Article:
Grammar of Dissent gathers poetry, fiction, and essays of three of Canada's most powerful writers into one compelling volume.
About the authors
Carol Morrell teaches post-colonial literature and women’s studies at the University of Saskatchewan. Grammar of Dissent has profited from the assistance of the three remarkable authors whose work she has so sensitively brought together.
Claire Harris is a Canadian poet of Trinidadian background who has produced eight collections of poems since her first volume, Fables from the Women's Quarters (1984), which won the Commonwealth Award for Poetry for the Americas Region. First released in 1992, Drawing Down a Daughter was nominated for the Governor General's Award for Poetry. Her work has been included in more than 70 anthologies and has been translated into German and Hindi. Claire Harris was born in Trinidad, West Indies, studied at University College, Dublin, where She earned a B.A. Honours in English. She came to Canada in 1966 and settled in Calgary. In 1975, during a study leave in Nigeria, she first wrote for publication and was encouraged by Nigerian poet, J.P. Clark. She also earned a Diploma in Communications from the University of Lagos, Nigeria (1975). After returning to Canada, Harris became active in the literary community in Calgary working as poetry editor at Dandelion from 1981-1989 and helping to found the all-Alberta magazine, blue buffalo, in 1983. She taught Grade Nine English in Calgary's Separate School system for 28 years, influencing generations of young people. Claire Harris is now retired and lives in Winnipeg.
M. NourbeSe Philip is the author of the play Coups and Calypsos, two novels, Looking for Livingstone: An Odyssey of Silence, and Harriet’s Daughter (Heinemann; The Women’s Press); three non-fiction works, Frontiers, Showing Grit, and A Genealogy of Resistance; and three books of poetry, including She Tries Her Tongue and Her Silence Softly Breaks, winner of the Casa de las Americas Prize. She is a Fellow in Poetry of the Guggenheim Foundation, and recipient of the Toronto Arts Award for Literature.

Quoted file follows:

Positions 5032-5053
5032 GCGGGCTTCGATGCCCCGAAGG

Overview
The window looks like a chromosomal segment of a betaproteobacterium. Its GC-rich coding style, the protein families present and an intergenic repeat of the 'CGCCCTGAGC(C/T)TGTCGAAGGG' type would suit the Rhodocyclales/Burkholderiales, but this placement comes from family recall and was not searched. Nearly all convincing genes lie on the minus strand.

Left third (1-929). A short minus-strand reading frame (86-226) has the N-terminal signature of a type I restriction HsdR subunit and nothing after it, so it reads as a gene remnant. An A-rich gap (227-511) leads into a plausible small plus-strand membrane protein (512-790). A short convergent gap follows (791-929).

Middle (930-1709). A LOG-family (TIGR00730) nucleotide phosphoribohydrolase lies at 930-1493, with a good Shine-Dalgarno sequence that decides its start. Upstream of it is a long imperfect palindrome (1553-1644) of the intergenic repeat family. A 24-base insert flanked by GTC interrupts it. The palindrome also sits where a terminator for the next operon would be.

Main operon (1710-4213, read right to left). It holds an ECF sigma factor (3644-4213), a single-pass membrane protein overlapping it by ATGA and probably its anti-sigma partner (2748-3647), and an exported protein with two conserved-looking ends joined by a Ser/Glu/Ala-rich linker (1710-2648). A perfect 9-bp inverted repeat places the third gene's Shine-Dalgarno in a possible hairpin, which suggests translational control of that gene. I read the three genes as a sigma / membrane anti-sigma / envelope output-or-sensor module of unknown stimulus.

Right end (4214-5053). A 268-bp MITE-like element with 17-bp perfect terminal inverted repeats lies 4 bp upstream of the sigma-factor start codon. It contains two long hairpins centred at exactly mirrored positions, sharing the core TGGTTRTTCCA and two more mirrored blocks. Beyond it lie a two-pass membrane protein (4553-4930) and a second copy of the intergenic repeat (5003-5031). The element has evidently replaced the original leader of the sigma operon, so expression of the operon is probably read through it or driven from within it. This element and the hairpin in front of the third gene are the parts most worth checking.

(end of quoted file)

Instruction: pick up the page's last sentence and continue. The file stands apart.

Dionne Brand is internationally known for her poetry, fiction, and essays. She has received many awards, notably the Governor General’s Award for Poetry, the Trillium Award (Land to Light On), 1997), the Pat Lowther Award (Thirsty, 2005), the City of Toronto Book Award (What We All Long For, 2006), and the Harbourfront Festival Award (2006), given in recognition of her substantial contribution to literature. She is a professor in the School of English and Theatre Studies at the University of Guelph.
Leslie C. Sanders is a professor at York University, where she teaches African American and Black Canadian literature. She is the author of The Development of Black Theatre in America, the editor of two volumes of Langston Hughes’s performance works, and a general editor of the Collected Works of Langston Hughes. She has written essays on African American and Black Canadian literature.
Other titles by Claire Harris
Other titles by M. NourbeSe Philip
Other titles by Dionne Brand
Laurier Poetry Pack #5
An Autobiography of the Autobiography of Reading
What We All Long For / Love Enough
Two Toronto Novels
Laurier Poetry Pack #4
Wilfrid Laurier University Press
Bread Out of Stone
Recollections, Sex, Recognitions, Race, Dreaming, Politics
Unpublished City, The
The Blue Clerk
Ars Poetica in 59 Versos
Writers on Writing in Canada
The Unpublished City